Where’s the wake word?

But where’s the wake word? This is a phrase like “OK elevator” or “Hey lift” that signals to the natural language system that the user is talking to the elevator and not themselves, or another person in the elevator, or even on the phone. General AI exists in the Blade Runner world, and that might allow an elevator to use contextual cues to suss this out, but there are zero clues in the film that this elevator is sentient.

There are of course other possible, implicit “wake words.” A motion detector, proximity sensor, or even weight sensor could infer that a human is present, and start the elevator listening. But with any of these implicit “wake words,” you’d still need feedback for the user to know when it was listening. And some way to help them regain attention if they got the first interaction wrong, and there would be zero affordances for this. So really, making an explicit wake word is the right way to go.

It might be that touching the number panel is the attention signal. Touch it, and the elevator listens for a few seconds. That fits in with the events in the scene, anyway. The problem with that is the redundancy. (See below.) So if the solution was pressing a button, it should just be a “talk” button rather than a numeric keypad.

It may be that the elevator is always listening, which is a little dark and would stifle any conversation in the elevator less everyone end up stuck in the basement, but this seems very error prone and unlikely.

Deckard: *Yawns* Elevator: Confirmed. Silent alarm triggered.

This issue is similar to the one discussed in Make It So Chapter 5, “Gestural Interfaces” where I discussed how a user tells a computer they are communicating to it with gestures, and when they aren’t. 

Where are the paralinguistics?

Humans provide lots of signals to one another, outside of the meaning of what is actually being said. These communication signals are called paralinguistics, and one of those that commonly appears in modern voice assistants is feedback that the system is listening. In the Google Assistant, for example, the dots let you know when it’s listening to silence and when it’s hearing your voice, providing implicit confirmation to the user that the system can hear them. (Parsing the words, understanding the meaning, and understanding the intent are separate, subsequent issues.)

Fixing this in Blade Runner could be as simple as turning on a red LED when the elevator is listening, and varying the brightness with Deckard’s volume. Maybe add chimes to indicate the starting-to-listen and no-longer-listening moments. This elevator doesn’t have anything like that, and it ought to.

Why the redundancy?

Next, why would Deckard need to push buttons to indicate “97” even while he’s saying the same number as part of the voice print? Sure, it could be that the voice print system was added later and Deckard pushes the numbers out of habit. But that bit of backworlding doesn’t buy us much.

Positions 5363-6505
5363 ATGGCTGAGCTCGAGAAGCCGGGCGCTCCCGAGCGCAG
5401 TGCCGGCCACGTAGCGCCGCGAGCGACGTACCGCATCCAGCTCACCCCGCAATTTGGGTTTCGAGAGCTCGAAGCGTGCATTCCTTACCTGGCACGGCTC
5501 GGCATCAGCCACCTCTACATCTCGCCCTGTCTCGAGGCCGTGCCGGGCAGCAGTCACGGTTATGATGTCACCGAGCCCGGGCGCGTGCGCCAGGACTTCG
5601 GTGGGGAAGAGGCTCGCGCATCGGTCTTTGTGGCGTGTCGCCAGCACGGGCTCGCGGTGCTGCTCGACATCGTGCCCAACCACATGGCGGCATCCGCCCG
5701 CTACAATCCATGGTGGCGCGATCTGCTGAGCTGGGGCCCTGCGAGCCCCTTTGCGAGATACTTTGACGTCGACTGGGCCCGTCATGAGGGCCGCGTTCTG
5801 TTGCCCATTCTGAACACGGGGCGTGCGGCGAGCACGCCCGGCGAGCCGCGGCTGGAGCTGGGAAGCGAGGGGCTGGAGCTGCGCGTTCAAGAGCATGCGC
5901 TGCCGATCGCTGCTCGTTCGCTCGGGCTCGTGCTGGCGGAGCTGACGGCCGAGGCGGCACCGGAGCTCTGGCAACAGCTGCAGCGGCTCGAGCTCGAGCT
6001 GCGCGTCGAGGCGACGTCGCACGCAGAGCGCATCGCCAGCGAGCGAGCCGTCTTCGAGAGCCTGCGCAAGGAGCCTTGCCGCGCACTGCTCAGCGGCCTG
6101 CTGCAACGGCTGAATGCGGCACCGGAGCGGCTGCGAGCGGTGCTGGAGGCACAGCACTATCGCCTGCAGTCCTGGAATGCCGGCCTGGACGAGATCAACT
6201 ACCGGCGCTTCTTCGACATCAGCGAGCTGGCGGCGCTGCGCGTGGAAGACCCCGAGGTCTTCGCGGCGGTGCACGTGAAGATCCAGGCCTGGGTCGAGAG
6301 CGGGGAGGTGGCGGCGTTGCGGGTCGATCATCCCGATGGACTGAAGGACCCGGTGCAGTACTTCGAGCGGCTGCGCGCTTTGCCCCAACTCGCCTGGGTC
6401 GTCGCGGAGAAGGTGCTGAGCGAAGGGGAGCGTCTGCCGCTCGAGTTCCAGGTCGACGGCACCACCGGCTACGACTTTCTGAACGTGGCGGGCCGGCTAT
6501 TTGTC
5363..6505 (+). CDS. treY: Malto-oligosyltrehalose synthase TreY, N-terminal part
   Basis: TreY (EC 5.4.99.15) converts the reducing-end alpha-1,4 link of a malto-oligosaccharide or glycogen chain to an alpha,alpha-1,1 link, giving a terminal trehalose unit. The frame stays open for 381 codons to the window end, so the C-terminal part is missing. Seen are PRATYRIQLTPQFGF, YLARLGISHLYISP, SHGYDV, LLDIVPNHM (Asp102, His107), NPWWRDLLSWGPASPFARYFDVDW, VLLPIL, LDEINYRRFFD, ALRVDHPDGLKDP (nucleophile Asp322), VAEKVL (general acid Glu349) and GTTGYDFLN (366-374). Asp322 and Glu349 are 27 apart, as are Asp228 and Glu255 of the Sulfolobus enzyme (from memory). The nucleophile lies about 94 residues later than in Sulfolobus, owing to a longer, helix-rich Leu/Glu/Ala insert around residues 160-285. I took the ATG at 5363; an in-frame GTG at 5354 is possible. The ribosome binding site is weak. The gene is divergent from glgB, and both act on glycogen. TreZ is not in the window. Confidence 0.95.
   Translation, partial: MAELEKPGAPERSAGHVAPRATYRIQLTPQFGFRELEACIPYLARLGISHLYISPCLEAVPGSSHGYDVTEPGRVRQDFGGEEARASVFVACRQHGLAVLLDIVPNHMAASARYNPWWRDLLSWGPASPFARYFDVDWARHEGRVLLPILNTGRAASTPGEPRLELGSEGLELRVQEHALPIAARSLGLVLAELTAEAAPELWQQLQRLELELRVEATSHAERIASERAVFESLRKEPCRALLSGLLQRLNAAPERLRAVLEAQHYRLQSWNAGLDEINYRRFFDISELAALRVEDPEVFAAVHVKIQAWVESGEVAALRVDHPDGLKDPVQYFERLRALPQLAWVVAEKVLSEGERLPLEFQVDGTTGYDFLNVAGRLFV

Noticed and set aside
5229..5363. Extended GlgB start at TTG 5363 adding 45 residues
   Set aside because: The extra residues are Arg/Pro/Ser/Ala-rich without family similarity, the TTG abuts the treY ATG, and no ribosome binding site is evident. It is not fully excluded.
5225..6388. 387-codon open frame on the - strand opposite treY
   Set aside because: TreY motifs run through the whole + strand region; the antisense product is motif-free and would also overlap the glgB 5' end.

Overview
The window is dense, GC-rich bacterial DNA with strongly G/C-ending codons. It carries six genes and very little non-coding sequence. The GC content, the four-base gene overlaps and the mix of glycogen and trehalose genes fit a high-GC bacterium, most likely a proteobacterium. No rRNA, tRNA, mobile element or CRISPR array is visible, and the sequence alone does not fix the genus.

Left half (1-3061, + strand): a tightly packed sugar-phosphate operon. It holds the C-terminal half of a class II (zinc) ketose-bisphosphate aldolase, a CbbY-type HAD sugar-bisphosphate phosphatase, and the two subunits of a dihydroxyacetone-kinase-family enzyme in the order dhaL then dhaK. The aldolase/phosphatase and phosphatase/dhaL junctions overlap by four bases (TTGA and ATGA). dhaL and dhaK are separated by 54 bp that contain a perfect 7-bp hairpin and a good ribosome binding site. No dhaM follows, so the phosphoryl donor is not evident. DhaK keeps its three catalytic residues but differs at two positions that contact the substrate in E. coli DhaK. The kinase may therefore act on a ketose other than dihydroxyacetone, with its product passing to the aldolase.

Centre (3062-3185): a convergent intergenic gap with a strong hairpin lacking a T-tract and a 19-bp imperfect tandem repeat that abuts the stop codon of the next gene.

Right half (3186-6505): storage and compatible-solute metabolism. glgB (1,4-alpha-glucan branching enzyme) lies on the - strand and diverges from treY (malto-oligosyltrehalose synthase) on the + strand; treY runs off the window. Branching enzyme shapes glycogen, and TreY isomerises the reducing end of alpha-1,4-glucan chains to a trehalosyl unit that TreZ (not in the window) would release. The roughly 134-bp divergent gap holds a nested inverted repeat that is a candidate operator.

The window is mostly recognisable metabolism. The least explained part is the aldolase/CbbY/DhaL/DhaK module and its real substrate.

It might be a need for redundant, confirming input. This is useful when the feedback is obscure or the stakes are high, but this is a low-stakes situation. If he enters the wrong floor, he just has to enter the correct floor. It would also be easy to imagine the elevator would understand a correction mid-ride like “Oh wait. Elevator, I need some ice. Let’s go to 93 instead.” So this is not an interaction that needs redundancy.

It’s very nice to have the discrete input as accessibility for people who cannot speak, or who have an accent that is unrecognizable to the system, or as a graceful degradation in case the speech recognition fails, but Deckard doesn’t fit any of this. He would just enter and speak his floor.

Why the personally identifiable information?

If we were designing a system and we needed, for security, a voice print, we should protect the privacy of the rider by not requiring personally identifiable information. It’s easy to imagine the spoken name being abused by stalkers and identity thieves riding the elevator with him. (And let’s not forget there is a stalker on the elevator with him in this very scene.)

This young woman, for example, would abuse the shit out of such information.

Better would be some generic phrase that stresses the parts of speech that a voiceprint system would find most effective in distinguishing people.

Tucker Saxon has written an article for VoiceIt called “Voiceprint Phrases.” In it he notes that a good voiceprint phrase needs some minimum number of non-repeating phonemes. In their case, it’s ten. A surname and a number is rarely going to provide that. “Deckard. 97,” happens to have exactly 10, but if he lived on the 2nd floor, it wouldn’t. Plus, it has that personally identifiable information, so is a non-starter.